When a patient arrives, a caring professional staff rallies around them to meet their medical, dental and mental health needs. That human touch often provides the missing ingredient needed to set the patient on a path to safety and stability. The cost of treating one homeless patient for a year is around $800. If that care were provided at an emergency room, it would cost the community seven times more!
In 2021, the Samaritan Homeless Clinic served more than 1,300 patients. Those patients generated 5,442 medical and dental visits. Good Samaritan Hospital Foundation provides significant financial support for the clinic.
The Clinic provides health and wellness services, including medical, dental and vision care, psychiatric care, chemical dependency counseling, social services, respite care, education and life-skills classes.
Too many members of our community are living at risk due to a lack of much needed health care services. With your help we can provide the necessary healthcare and training to help this vulnerable population live healthier and better lives.
Served at our Clinic
Klein Family Donation
Expands Dental Care
Generous donations in 2012 enabled the Samaritan Homeless Clinic to expand its dental care to meet an ever-growing need. Dr. Lawrence Klein, his wife Debbie, and their daughter Jessica made a substantial contribution to the clinic after touring the facility. “We felt that God has blessed us and we were looking for a way for our family to give back to others,” said Larry Klein, a local nephrologist.
Debbie Klein was moved by both the kindness of the staff and the overwhelming needs of its patients.
“The day I visited the clinic there wasn’t an empty seat in the waiting room.” said Debbie Klein.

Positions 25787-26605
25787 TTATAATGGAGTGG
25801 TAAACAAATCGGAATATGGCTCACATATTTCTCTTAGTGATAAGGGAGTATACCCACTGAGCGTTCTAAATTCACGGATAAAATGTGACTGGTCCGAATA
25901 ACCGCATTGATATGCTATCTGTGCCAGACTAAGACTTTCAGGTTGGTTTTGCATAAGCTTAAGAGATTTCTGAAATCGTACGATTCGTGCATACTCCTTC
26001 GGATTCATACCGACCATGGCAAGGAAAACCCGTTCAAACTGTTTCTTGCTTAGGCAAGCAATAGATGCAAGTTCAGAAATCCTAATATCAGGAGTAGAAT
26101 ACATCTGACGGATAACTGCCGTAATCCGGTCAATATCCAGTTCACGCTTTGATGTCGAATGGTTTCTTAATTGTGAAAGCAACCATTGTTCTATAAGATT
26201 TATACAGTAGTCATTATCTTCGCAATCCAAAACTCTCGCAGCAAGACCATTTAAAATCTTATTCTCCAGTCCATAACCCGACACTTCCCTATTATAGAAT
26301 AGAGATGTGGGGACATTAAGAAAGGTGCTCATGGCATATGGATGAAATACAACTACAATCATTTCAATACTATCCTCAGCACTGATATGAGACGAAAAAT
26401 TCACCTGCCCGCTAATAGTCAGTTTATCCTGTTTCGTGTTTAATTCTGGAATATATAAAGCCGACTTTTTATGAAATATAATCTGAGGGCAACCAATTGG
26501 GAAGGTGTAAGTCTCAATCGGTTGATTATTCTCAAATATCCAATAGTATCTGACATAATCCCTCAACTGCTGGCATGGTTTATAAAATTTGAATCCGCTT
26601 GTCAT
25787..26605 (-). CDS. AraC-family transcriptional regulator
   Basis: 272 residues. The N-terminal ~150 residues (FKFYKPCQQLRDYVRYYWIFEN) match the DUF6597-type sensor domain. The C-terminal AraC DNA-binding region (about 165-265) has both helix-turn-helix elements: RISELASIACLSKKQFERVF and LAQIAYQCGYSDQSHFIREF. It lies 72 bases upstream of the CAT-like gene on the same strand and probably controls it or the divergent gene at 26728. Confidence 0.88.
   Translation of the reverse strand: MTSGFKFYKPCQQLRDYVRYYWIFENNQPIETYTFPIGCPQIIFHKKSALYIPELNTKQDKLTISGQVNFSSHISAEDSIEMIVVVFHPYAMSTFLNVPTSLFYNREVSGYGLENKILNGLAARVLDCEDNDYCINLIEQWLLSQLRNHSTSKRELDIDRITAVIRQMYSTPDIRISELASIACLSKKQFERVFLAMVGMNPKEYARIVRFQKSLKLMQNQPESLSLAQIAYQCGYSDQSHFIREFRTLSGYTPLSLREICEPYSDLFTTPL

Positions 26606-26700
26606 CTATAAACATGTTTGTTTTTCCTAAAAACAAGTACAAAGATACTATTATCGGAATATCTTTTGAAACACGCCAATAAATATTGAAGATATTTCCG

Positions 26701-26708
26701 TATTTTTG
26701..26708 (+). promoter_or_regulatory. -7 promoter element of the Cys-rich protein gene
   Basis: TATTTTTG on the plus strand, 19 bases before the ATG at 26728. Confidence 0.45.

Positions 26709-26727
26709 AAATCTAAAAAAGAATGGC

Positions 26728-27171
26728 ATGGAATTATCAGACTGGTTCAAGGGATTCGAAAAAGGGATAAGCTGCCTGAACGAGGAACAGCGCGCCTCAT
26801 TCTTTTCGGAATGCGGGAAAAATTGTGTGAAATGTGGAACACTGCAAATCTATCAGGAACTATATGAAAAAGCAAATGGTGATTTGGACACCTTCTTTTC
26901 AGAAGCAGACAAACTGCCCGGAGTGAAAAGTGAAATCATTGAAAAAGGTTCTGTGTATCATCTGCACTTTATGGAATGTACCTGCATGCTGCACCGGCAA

Dental disease is the most common diagnosis for patients at the Samaritan Homeless Clinic, accounting for 14% of all visits. The Kleins’ donation, coupled with contributions from Bernadette D’Souza, M.D., and Robert Magrino, and the Physicians’ Charitable Foundation, enabled the clinic to increase the number of hours of dental care from 16 to 36 hours a week through the end of this year, Clinic Director Diane Cummins said. Additional funding will be needed to maintain that level of care beyond 2013.
“Dentistry is not cheap or easy to provide and it’s often the first thing that people in financial trouble forego,” said Cummins. “And yet it is so important at every level—from a person’s overall health to his or her ability to get a job.”
“Dentistry is not cheap or easy to provide and it’s often the first thing that people in financial trouble forego,” said Cummins.
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Thousands of Dayton-area patients, families, and employees have benefitted from the generosity of those who give to the Good Samaritan Hospital Foundation. Maybe you’re one of them. Tell us the impact that generous giving has made on you so we may encourage others to Make Amazing Things Happen.